Continuing our “Variants on the Knapsack Problem” theme..

**The problem: **Partially Ordered Knapsack. This is problem MP12 in the appendix.

**The description: **Like usual, we’re given a set U, where each element u in U has positive integer size s(u) and value v(u), a maximum total size B, and a target total value K. We also are given a partial order on the elements of U, which we can represent as a directed acyclic graph. Can we find a subset U’ of U where the total size of all elements in U’ is at most B, the total value of all elements in U’ is at least K, *and* for all elements u in U’, if some other u’ is u’, then u’ is also in U’?

**Example: **Suppose we have the following 3 elements:

Item | 1 | 2 | 3 |

Profit | 3 | 3 | 5 |

Weight | 3 | 3 | 5 |

If B=6 and K=6, and there is no partial order, then taking items 1 and 2 make a valid solution. But if we add the partial order graph:

Than taking either item 1 or 2 means we have to also take item 3, which makes our size too big. So this version can’t be solved.

**Reduction: **G&J have this as a “no reference” reduction, but I found a paper by Johnson and Neimi that has it, and I’m glad I did because it’s pretty slick. The reduction is from Clique, So we’re given an undirected graph G=(V, E) and an integer K. We need to build a partial order DAG (where the vertices will be knapsack items), and also sizes and values for each item.

The DAG has a vertex for each vertex and edge in G (I’ll be talking about these as “vertices from V” and “vertices from E”) Edges in the DAG connect vertices from V to the vertices from E that are incident on that vertex. So there is no path of length more than 1 in the partial order (no edges come out of the vertices from E).

Both the value and size of each vertex from V are |E|+1, and the value and size of each vertex from E are 1.

B’ and K’ will both be set to K(|E|+1) + K(K-1)/2. It’s worth noting that the first half of that equation will be the total profits and sizes of K vertices from V, and the second half will be total profits and sizes of the edges connecting those vertices if they form a clique.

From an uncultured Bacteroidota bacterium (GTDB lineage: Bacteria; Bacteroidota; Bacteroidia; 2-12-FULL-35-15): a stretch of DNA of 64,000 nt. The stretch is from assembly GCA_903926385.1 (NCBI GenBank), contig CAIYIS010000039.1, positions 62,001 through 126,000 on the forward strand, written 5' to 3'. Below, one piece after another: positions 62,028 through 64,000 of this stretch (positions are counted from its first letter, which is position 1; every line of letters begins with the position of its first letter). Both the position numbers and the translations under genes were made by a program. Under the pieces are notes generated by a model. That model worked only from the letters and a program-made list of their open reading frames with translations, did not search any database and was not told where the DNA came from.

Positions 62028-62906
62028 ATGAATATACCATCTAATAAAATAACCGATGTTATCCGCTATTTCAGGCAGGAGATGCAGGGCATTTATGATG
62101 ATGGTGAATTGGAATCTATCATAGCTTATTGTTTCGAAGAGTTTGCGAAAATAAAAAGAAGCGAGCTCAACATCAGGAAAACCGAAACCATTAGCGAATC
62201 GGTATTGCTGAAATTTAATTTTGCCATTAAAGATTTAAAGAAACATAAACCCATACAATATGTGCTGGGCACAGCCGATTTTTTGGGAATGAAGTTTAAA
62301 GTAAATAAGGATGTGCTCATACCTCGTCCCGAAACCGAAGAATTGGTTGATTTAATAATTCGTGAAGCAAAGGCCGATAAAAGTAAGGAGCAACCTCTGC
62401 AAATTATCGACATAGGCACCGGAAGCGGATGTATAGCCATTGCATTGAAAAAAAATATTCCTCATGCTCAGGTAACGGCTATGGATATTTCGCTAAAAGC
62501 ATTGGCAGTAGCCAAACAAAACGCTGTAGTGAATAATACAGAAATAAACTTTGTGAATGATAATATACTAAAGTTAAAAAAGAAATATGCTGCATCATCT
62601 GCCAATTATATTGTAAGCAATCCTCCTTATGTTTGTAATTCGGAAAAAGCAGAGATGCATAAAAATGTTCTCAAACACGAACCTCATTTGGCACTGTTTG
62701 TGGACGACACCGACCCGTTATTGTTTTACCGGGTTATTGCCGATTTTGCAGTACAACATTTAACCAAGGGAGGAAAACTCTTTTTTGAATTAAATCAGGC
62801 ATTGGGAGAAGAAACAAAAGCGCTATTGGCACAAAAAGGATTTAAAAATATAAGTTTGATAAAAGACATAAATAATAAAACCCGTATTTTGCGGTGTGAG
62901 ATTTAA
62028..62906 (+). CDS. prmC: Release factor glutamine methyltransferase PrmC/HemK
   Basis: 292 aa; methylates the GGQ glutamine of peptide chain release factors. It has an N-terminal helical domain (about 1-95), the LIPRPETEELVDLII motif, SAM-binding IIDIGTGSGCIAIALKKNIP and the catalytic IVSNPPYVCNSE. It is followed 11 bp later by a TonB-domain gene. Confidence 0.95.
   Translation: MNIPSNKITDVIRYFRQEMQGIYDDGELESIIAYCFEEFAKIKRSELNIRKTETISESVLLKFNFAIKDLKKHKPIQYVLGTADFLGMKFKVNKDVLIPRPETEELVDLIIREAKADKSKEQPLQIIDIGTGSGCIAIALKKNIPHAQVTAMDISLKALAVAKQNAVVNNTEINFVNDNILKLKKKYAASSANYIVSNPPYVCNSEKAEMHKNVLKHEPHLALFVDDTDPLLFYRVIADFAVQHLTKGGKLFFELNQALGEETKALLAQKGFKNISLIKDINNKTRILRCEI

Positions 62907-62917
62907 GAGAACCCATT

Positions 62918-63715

Suppose we have a clique in G. Then all of the vertices in the clique, plus all of the edges in the clique form a solution to the partially ordered knapsack problem, as described above.

If we have a solution to the Partially Ordered Knapsack problem, that means we have a set of vertices that respects the partial order with total value at least K’ and total size at most B’. Since the value and size of each vertex are the same, that means that the total value = the total weight = K’ = B’. The only way to get that is if we have K vertices from V, and K(K-1)/2 vertices from E. Since the partial order is built such that we can’t take a vertex from E without taking a vertex from V that is an endpoint of the vertex from E, this means that we have a set of K(K-1)/2 edges in E that all have endpoints in one of K vertices from V, which forms a clique.

**Difficulty: **5. I like how the formula for B’ in the reduction is one where you can easily see what all of the pieces of it are doing, and where they all come from.

This seems like a strict generalization of Knapsack. Couldn’t we just take a star graph where the leafs are the original items and the root has weight and profit 0?

Well, most Knapsack instances want strictly positive profits and weights to avoid that situation. Can we get away with making the root have profit and weight of 1, and increasing B and K by 1?

And, now that you’ve got me thinking about this, who’s to say that the partial order can’t be empty? Then it’s exactly like the regular Knapsack problem. Good catch!

Indeed that works. Also one could easly avoid zero profit&weight for the non-empty star-order by giving the root a profit&weight of 1 and adding this to both the capacity and the profit target (in the decision variant). Clearly the root will always be taken so this simply will reduce the total available capacity by 1 while giving a profit of 1.

I just noticed that you already suggested the approach of using a weight and profit of 1. I agree that this works.